Exploring the north coast

Let’s see, we had done the western beaches, the southern coast, and the eastern volcanoes—time to explore the north coast! The weather was overcast and chilly, so we didn’t even bother looking for beaches; instead we wanted to take in the lush jungly terrain, the famous waterfalls, and explore the town of Hilo. We didn’t have a set itinerary, we just drove along the belt highway and pulled over as fancy took us.

The first stop was a scenic “lookout” that ended up being a secluded and rather wild waterside campground at the bottom of an overgrown ravine. The rocks made for some fantastic crashing waves, and a massive tree at the other end of the park caught our imagination.

A little further down the highway we crossed a bridge with a view over a spectacular little ravine with a river flowing directly into the ocean. We exclaimed how neat it would be to go down in there—and lo, there at the other side of the bridge: a state park sign with a narrow turnoff! A quick u-turn and a steep descent along that turnoff brought us to the riverbank. It was as lovely as we had hoped, with the river, a crashing waterfall, and all the rich foliage.

From there to the tiny village of Honomu and our first attempt to find the Akaka Falls. Our map guided us through the village and out onto narrow roads winding through green pastureland—and then dead-ended and a closed gate and a sign that had seen better days. We pieced the sign together and read that our “map app is wrong!” and that we needed to go back to the village and start over. Welp, okay then!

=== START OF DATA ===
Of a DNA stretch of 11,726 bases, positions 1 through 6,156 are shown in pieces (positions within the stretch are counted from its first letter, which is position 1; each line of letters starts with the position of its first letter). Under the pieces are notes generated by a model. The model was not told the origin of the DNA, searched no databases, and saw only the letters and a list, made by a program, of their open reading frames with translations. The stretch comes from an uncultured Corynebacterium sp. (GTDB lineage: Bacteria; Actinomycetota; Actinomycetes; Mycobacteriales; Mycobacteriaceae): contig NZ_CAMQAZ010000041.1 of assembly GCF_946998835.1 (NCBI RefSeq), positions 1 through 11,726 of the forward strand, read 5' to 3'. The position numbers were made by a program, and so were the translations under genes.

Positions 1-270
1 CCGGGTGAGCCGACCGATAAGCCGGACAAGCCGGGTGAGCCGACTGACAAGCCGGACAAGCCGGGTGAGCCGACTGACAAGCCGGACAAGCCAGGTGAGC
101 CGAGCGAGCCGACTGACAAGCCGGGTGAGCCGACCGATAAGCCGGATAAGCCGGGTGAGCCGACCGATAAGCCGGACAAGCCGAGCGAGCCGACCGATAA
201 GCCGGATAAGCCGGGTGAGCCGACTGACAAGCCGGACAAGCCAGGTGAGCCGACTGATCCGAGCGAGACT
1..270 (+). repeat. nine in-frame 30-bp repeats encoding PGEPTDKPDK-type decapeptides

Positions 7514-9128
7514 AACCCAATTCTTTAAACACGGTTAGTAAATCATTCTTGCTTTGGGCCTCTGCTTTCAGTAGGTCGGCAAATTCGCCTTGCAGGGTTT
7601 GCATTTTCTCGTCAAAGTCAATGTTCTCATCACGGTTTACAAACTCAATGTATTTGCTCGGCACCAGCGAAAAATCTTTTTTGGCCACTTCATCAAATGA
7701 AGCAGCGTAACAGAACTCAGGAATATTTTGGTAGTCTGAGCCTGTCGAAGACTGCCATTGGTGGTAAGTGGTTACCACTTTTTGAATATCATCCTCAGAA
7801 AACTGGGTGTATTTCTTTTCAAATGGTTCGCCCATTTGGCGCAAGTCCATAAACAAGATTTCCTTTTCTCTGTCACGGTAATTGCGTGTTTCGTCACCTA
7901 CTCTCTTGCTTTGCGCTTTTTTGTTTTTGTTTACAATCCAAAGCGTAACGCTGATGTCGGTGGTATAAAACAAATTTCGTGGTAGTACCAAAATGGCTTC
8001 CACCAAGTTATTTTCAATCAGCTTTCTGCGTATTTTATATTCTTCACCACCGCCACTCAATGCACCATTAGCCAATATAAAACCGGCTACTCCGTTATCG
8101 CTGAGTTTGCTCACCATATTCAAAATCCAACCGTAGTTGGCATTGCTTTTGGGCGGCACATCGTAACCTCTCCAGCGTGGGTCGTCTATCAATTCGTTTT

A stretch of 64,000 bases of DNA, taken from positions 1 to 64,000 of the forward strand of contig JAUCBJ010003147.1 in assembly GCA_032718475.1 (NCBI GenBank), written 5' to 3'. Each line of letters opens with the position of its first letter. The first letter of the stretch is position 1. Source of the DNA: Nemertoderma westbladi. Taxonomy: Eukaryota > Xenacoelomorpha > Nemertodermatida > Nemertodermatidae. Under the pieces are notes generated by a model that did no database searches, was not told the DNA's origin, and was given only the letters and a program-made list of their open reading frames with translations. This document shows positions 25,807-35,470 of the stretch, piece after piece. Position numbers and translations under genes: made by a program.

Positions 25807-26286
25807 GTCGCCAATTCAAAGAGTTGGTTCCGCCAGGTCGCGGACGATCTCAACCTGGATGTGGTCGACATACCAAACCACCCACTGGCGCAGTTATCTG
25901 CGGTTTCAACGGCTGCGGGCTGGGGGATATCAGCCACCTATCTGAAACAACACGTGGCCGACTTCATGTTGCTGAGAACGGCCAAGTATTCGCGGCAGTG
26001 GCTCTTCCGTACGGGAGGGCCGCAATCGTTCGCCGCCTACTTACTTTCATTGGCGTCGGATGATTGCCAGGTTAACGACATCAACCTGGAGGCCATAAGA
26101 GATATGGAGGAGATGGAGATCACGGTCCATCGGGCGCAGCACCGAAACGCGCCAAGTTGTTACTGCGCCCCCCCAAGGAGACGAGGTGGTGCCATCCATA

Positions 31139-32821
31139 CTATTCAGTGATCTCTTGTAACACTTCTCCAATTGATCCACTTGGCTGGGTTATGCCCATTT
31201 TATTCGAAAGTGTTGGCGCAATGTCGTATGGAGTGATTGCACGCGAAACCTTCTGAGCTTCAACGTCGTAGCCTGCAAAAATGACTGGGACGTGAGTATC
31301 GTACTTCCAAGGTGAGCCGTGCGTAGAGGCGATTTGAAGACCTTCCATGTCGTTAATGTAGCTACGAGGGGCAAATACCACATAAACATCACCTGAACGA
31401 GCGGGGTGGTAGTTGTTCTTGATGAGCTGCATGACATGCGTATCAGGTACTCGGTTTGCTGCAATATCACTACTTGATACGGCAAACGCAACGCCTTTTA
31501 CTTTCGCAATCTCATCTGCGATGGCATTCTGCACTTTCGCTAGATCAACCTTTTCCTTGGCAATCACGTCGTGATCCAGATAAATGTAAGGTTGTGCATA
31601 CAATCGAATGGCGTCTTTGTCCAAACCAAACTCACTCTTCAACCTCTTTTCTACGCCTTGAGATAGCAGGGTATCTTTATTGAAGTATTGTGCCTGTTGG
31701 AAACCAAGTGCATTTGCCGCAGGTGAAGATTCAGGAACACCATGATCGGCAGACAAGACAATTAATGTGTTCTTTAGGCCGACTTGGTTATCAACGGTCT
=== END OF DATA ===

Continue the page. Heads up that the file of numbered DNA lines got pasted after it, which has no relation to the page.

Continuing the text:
Sure enough, there was actually a very clear sign in the middle of the village directing us to the falls—if we had been paying attention instead of just following the back we would have seen it! From there it was only a moment to the waterfall enclosure.

We could see the waterfall in the distance but the path guided us on a little nature walk through the jungle—and specifically past that tree I wrote about in my post about the plants. Such a cool tree!

And then, suddenly, we got there—the waterfall! 440 feet of vertical drop into a little basin. Pretty spectacular.

After the waterfall we tried to visit a botanical garden, but it was closed fir the pandemic. So we drove on to Hilo and, well, we’re a little underwhelmed. The best way to describe it is stuck in time—a quiet shell of a town that seems to have slipped into a torpor since the tsunami and collapse of the sugar trade in the middle of the last century. But it did have the best gas prices in the island, so we filled up and drove back to our side of the island.

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